Land of Trees

The western hemisphere’s bloodiest armed conflict in the twentieth century officially left 250,000 civilian victims, most either indigenous Mayans massacred in rural Guatemala or urban progressives forcibly disappeared by state forces. Post-war processes after the 1996 Peace Accords have neither dealt with the factors that sparked the conflict nor coped with the harrowing legacy of violence after a 36-year brutal war.

Land tenure has undoubtedly been the principal motive for conflict in most of Latin America since colonial times and remains the case in Guatemala. Indigenous Mayan communities, who make up roughly 60 percent of the country’s population, have maintained a cultural and territorial resistance over generations that not only led to the war but continues to violently clash with the small yet powerful political and economic sectors that have used the Army and Police to forcefully implement their plantation ideology of economic domination.

Post-war Guatemala is anything but the peaceful back-to-business façade painted by official sources. Unrelenting foreign and domestic interests in extractive projects, particularly metal mining, hydroelectric power and single-crop agriculture, are dangerously polarizing a fragile society struggling to deal with its recent past.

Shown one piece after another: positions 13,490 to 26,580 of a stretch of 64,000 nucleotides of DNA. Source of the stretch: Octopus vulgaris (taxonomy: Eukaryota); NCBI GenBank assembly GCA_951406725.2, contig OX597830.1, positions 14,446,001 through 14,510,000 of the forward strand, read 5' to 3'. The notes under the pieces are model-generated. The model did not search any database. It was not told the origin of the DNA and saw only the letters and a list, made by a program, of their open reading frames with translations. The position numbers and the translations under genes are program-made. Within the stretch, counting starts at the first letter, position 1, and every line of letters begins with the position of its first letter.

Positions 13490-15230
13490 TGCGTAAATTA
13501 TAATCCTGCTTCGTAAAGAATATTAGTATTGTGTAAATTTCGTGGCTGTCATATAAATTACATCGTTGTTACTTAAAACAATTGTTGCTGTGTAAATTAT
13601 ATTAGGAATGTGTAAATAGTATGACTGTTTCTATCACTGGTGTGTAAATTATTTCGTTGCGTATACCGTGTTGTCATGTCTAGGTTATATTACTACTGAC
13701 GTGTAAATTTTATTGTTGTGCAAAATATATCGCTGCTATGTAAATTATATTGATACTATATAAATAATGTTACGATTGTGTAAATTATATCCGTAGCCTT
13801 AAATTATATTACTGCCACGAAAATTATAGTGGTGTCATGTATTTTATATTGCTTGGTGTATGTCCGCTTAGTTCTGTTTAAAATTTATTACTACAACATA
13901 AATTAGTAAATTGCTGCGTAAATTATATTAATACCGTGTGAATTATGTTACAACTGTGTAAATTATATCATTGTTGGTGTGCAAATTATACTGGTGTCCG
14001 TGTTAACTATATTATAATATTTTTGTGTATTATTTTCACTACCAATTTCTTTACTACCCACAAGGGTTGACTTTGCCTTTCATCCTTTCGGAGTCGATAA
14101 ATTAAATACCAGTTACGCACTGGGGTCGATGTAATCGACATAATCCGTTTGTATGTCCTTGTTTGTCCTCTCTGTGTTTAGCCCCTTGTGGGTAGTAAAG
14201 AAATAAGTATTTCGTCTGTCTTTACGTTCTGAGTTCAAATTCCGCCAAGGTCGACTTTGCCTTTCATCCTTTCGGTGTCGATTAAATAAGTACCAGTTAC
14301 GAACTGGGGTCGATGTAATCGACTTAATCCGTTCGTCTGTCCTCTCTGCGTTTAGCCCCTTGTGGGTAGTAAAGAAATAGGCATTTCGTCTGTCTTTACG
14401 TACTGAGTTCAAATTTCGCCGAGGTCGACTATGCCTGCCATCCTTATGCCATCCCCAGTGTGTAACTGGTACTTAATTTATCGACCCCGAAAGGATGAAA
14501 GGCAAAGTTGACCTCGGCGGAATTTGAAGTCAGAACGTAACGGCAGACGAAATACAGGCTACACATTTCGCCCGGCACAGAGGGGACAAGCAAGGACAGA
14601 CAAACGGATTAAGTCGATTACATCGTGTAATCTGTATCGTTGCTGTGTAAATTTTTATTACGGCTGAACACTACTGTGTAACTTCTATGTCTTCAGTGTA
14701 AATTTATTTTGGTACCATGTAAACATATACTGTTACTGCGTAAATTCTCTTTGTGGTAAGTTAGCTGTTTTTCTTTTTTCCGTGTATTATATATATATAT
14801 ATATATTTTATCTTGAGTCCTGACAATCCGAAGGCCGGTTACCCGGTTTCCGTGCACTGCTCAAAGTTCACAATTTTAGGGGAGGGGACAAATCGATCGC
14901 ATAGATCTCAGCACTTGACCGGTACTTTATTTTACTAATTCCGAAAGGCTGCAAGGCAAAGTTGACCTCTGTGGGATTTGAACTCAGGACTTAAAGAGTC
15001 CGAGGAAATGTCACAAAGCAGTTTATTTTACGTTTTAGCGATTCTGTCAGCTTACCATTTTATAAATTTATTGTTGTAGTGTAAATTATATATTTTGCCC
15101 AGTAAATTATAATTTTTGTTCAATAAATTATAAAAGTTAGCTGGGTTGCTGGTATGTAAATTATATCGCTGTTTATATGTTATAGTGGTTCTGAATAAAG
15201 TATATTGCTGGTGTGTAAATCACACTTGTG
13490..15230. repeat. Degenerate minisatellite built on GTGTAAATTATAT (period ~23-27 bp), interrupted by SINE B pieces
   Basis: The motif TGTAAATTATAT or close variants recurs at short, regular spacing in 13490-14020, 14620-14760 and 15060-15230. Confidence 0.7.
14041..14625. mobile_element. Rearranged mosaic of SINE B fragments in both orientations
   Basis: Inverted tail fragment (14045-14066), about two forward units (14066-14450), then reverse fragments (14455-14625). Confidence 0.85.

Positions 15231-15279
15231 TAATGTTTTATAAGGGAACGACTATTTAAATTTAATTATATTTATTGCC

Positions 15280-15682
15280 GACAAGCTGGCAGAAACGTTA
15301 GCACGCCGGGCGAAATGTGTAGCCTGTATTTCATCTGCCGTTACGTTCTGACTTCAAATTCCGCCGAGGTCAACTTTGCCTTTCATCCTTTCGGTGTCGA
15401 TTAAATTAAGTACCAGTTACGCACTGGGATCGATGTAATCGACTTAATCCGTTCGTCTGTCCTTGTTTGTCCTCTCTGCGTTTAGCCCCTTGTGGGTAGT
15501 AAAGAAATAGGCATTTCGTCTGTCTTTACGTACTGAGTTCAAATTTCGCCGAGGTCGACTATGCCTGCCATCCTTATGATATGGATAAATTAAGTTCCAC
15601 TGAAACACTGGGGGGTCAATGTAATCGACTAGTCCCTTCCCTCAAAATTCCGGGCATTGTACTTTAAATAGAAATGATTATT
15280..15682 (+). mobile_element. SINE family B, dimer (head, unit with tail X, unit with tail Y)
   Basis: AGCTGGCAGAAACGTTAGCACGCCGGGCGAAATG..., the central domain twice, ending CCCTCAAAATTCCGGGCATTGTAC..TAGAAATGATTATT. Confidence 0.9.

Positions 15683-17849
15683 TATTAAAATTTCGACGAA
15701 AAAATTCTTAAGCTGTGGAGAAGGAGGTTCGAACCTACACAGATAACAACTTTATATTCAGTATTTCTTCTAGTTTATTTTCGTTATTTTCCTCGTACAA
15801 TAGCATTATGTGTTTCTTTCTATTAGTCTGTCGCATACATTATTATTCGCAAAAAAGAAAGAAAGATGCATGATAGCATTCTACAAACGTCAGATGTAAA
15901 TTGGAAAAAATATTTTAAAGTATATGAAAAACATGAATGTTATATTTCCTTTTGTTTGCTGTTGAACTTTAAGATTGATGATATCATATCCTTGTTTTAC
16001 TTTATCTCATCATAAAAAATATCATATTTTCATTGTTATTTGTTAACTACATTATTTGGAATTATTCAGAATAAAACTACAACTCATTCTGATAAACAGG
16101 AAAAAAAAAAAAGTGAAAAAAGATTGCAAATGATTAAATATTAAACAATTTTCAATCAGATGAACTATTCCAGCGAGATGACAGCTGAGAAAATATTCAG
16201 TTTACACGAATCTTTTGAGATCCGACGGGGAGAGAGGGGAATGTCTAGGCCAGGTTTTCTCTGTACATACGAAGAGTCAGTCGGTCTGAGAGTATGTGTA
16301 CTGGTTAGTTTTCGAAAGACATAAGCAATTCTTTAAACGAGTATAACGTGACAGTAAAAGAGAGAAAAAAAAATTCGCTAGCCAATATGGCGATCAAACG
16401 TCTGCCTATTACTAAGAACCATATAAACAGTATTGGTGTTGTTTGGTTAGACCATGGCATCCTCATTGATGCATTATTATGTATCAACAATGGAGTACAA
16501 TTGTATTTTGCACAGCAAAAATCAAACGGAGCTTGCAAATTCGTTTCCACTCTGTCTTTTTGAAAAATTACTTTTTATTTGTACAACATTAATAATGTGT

For over a decade, my work in Guatemala has focused on visually unraveling not only the causes for the genocide, but primarily understanding and documenting the tragic consequences: rampant corruption, social violence, impunity, rising land tenure conflicts, and the unprecedented migration exodus Northward.

When Spanish conquistadores invaded what today is central Mexico in the sixteenth century, they coerced local Mexica leaders into leading them to a land rich in gold and natural resources. The Mexica, in their Nahuatl language, directed them south towards Quauhtlemallan, the place of many trees.

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